New to the Newsroom

“There’s something really horrible about not knowing what you’re doing for a living.”

You graduate from college at the height of your game: diploma in hand, possibly a job lined up and nothing but opportunity ahead.

And then reality sets in.

In these few months since graduating from college, that reality has come barreling in into in ebbs and flows. These months have been full of new beginnings for my peers and I. In the five months since I moved my tassel to the left, I moved from Los Angeles to New York, went from intern to full-time reporter, closed the cross-continental gap of my long-distance relationship, and moved into my very own studio apartment in Manhattan.

I’ve watched my classmates and friends on Facebook and Twitter post statuses about the big tech companies that have hired them and the prestigious graduate school that they’ll be heading to. I’ve seen them enter into new relationships, some have moved back home to save money and others have relocated to the other side of the world for that unknown experience that might wait.

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I started work as a reporter in September.

 

Within the promise of this newness, I’ve felt that I’m not quite where I need to be – wherever that is. I’ve seen my friends lament and express those same sentiments.

And in the middle of all this commotion, I have turned to Grey’s Anatomy to help center my world onto something familiar: Shondaland. Showrunner Shonda Rhimes’ series have played a role in my life all throughout college, ever since Scandal premiered in 2012. Yet, I had never watched her marquee show Grey’s.

Now that I’m deep into season eight I have no idea what took me so long to hop on this bandwagon. The show that follows the development of doctors from interns to residents, traces their relationship woes, their professional struggles and emphasizes the bonds of friendship that carry us through every thing in between feels like my story of trying to come into my own as a young reporter in a New York city newsroom.

It is the show that I didn’t even realize I needed.

“There’s something really horrible about not know what you’re doing for a living,” Rhimes said a decade ago, explaining her reasoning for making the main characters of Grey’s start the show as interns compared to full-fledge doctors.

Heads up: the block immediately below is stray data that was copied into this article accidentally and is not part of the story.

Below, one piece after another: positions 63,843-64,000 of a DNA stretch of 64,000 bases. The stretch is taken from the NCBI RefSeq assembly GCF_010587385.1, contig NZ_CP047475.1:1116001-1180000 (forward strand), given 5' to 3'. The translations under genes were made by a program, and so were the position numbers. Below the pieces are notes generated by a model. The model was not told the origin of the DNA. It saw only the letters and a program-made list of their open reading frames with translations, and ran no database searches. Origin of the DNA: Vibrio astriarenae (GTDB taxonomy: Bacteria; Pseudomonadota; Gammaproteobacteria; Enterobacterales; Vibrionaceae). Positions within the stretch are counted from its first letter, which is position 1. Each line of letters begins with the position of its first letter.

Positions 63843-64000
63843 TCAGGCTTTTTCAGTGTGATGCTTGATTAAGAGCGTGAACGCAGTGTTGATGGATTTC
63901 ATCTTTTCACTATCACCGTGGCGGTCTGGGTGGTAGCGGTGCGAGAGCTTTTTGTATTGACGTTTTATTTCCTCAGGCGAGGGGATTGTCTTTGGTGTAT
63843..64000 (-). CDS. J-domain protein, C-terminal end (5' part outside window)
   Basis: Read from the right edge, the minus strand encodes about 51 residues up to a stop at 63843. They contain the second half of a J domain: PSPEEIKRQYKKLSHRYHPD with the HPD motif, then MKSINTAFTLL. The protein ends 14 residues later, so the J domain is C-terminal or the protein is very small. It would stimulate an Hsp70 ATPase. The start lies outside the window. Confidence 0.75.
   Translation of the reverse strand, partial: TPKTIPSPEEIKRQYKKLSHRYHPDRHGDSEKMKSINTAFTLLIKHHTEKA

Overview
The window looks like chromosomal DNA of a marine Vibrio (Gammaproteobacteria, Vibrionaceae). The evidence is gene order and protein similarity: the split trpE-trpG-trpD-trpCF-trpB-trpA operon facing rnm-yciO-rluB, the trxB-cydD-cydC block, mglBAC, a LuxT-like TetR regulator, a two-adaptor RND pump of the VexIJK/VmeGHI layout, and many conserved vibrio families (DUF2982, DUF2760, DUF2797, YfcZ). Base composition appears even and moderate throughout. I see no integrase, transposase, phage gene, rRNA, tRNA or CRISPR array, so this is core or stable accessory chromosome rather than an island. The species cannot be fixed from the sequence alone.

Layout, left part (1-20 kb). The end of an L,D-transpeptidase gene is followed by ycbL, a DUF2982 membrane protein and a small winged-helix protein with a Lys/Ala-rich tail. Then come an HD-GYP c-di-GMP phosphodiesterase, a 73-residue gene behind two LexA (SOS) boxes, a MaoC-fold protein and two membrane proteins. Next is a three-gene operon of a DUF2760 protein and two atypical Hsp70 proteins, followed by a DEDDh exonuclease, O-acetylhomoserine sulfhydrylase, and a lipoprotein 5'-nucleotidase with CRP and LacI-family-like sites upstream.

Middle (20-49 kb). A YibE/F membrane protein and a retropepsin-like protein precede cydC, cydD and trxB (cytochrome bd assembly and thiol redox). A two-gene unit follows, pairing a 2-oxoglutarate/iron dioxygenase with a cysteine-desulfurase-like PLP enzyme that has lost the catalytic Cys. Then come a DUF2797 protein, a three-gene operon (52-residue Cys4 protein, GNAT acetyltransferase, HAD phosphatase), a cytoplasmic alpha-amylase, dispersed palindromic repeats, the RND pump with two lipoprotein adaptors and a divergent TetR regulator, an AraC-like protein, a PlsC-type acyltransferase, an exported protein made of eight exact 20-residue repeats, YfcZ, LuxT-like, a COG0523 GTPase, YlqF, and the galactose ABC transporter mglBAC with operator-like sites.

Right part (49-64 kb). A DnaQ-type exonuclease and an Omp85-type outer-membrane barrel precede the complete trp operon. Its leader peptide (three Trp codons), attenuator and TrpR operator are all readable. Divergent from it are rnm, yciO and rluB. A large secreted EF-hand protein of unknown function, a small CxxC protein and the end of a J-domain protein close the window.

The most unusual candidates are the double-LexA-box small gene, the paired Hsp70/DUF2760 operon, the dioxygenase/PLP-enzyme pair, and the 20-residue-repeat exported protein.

A lot of the time at work I feel like the doctors on Grey’s do: flying by the seat of my pants. Like these fictional doctors who I’m assuming went to fictional medical schools, in reality I also went to a school that trained me for the profession I’m in. Yet, the more time I spend out of school, the more I realize that there’s so much to journalism that J-school just can’t prepare you for.

(I mostly think about this when I’m fumbling my way through Terminal functions to bring up stock shares, but that’s for a different blog).

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I am learning how to cover Wall Street and the capital market in New York.

In Grey’s, the interns look up to the chief surgeons. They vie against one another as to win the attention of the surgeons who in turn will take them under their wings, teach them the craft and allow them to perform more surgeries. In the same way, this is how I’m approaching the newsroom.

These first few months are about identifying what I need to learn, soaking in that knowledge from those around me and not getting discouraged if my first surgery – I mean, article isn’t the work of God. Being the best takes time and effort, with a healthy dose of self-confidence.

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All my dreams of being a reporter have come true. That doesn’t mean I stop dreaming.

The show’s Meredith Grey and Christina Yang didn’t reach their peak in the first season. (Or even the eighth for that matter). Nor will I (but I’m sure it wouldn’t take me anytime – that’s that self-assurance I was talking about earlier).

But this also means I’ll have to work toward my goal every time I walk in that newsroom.

Not knowing what you’re doing for a career is certainly horrible. But what’s worst than not knowing what you’re doing is having no curiosity of finding out. Last week when I celebrated my one-month work anniversary in the newsroom, I felt conflicted at the milestone. I was upset because it didn’t mean anything to me.

I hadn’t set a goal, so there was nothing to look forward to. I’m changing that going forward. I want to feel the triumphs of pitching an enterprise story on a challenging topic. I want to learn from the setbacks that feel debilitating at the time but realizing they’re crafting me for something even better down the line.

Grey’s has reminded me that despite what happened the day before, you have a responsibility to keep getting up in the morning – at the crack of dawn! – and sharing your talents with the world.

Because who knows, it might save a life like it does on Grey’s. But in the meantime, I’ll keep writing.

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